I call them Dear John data letters, because of the bad news they bring and their decidedly warm and fuzzy tone.
"Dear Consumer. We've lost your personal information. It's fallen off a truck/was on a laptop that was lost/was stolen by a hacker. We're sorry and we promise to be better in the future. Good luck."
About one in nine consumers receives a Dear John data letter each year, and nearly half of all consumers have received at least one since the year 2000, when California law forced these kinds of disclosures on corporations and government agencies, according to a new study. The letters have become so familiar that many folks just ignore them and relegate them to the junk mail heap. But that's a big mistake. That same study shows consumers who receive such a notice are four times more likely to be hit with identity theft than members of the general population.
In fact, U.S. adults who get a Dear John data letter have a one in five chance of being victimized in the next 12 months, according to the survey, conducted by financial services research firm Javelin Research.
The researchers have concluded that consumers don't take the notices seriously enough. Even after they are victims of ID theft, most consumers don't blame the company for the leaked data. While 19.5 percent of those who received a fraud letter were victims of ID theft, only 2 percent linked the crime to the data leak, according to study author Mary Monahan.
"People don't connect the dots," said Monahan, Javelin's research director. "They don't understand the risk. ... People don't even seem to understand what the letters mean."
The results are consistent with previous research showing consumers don't react strongly to the announcements. In fact, the vast majority don't even take up a company's offer of free services like credit monitoring as apology for the transgression. After the infamous Lexis Nexis data leak in 2005, 305,000 letters went out with offers of free credit monitoring. Only 18,000 consumers, or 6 percent, signed up. In a similar incident, after Citibank sent out 4 million letters after a data leak, only 4 percent signed up.
Those results show consumers just aren't being helped by the notification letters, Monahan said.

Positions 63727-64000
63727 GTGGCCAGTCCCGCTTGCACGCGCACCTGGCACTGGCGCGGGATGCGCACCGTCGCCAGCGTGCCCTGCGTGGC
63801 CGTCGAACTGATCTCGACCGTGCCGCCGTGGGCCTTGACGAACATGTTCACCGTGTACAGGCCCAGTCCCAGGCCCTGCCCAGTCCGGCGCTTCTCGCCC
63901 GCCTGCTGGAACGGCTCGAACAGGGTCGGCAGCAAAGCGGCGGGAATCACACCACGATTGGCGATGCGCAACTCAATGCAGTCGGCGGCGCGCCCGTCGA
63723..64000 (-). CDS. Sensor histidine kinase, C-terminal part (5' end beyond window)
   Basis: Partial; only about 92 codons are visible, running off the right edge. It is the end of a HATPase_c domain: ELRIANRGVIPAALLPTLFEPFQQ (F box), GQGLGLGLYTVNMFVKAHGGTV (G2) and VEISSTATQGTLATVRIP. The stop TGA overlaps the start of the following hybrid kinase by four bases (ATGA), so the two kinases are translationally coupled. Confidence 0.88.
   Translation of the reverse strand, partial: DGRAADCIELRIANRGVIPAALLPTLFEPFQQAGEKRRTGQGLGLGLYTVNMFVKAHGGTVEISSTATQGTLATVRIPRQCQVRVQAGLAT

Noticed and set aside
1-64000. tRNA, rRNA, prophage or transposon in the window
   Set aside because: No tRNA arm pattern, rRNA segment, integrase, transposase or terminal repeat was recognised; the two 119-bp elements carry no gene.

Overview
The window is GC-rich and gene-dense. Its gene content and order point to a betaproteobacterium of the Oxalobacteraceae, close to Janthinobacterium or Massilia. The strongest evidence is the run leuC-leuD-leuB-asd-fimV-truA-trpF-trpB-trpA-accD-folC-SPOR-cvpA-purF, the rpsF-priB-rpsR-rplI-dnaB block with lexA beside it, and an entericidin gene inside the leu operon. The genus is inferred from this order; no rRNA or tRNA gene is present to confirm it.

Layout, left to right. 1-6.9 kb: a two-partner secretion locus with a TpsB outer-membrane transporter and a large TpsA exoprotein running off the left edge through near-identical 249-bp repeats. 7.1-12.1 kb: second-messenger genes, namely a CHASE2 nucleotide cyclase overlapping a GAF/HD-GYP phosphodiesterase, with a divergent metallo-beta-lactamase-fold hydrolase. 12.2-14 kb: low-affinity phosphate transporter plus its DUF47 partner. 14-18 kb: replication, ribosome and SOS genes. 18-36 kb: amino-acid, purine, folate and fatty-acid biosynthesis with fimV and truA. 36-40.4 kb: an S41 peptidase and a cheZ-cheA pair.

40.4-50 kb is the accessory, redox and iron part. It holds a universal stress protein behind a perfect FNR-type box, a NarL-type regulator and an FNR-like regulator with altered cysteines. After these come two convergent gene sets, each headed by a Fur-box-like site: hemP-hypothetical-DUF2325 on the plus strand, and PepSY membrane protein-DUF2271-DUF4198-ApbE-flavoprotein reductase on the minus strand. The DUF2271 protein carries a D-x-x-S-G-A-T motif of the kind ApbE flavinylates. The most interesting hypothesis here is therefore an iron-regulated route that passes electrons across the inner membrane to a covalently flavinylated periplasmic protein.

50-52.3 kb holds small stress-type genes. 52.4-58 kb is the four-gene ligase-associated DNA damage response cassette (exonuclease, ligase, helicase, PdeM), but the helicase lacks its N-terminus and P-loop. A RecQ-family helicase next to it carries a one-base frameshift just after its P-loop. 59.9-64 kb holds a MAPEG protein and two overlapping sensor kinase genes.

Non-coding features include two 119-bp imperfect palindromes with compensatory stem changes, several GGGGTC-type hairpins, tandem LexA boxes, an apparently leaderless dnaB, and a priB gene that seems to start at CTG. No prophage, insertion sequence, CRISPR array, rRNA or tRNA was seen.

"The letter is made so the consumer will take action, but the notification is not working because it's not clear enough, consumers don't understand and it's putting them at risk for fraud," she said. "This calls into question the effectiveness of the data breach notification laws in 45 states, as well as consumer education around data breaches in general."
It might be an oversimplification to simply declare consumers lazy, however. The quality of the letters varies widely. Some appear like urgent government notices. Some are easily-missed one-page letters in thin envelopes. Most have scant details, and don't tell consumers how their data was lost, or in some cases, even what specific data was put at risk.
The quality of free credit monitoring offers also varies. In many cases, the offers are thinly disguised marketing schemes for $10-a-month monitoring services offered by the nation's credit bureaus. Sometimes, the free offer is more like a free trial of three months, following by automated enrollment in the subscription program.
And there might be another reason: previous research, including one report by Javelin, suggested there was little connection between data breaches and identity theft. Monahan said improved research techniques account for the new finding.
With all these factors conspiring to lull consumers into ignoring the notices, a real opportunity to stem identity theft crime is being lost, the Javelin report concludes. Timing is critical for consumers who are victims. Those who discover the crime quickly have a far easier time cleaning up the mess than those who are in the dark for four or five months. According to the survey, victims who take up to five months to detect fraud suffer nearly three times the average consumer cost in lost time, wages and other expenses ($933) as those who discovered fraud within one day ($323) and double the cost of those who discover it in a week ($484).
Still, most consumers are befuddled when they get a Dear John data letter. They don't know which agencies to call, how to place credit freezes on their reports or the odds that they will become identity theft victims.
"Obviously consumers do need to have more guidance on what to do," Monahan said. "While the idea of notification is to provide an opportunity for consumers to take action, apparently they do not. This suggests that notification is not working."
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A step-by-step list of "what to do if your ID is stolen can be found in this story.
And here's a what-to-do chart provided by Javelin: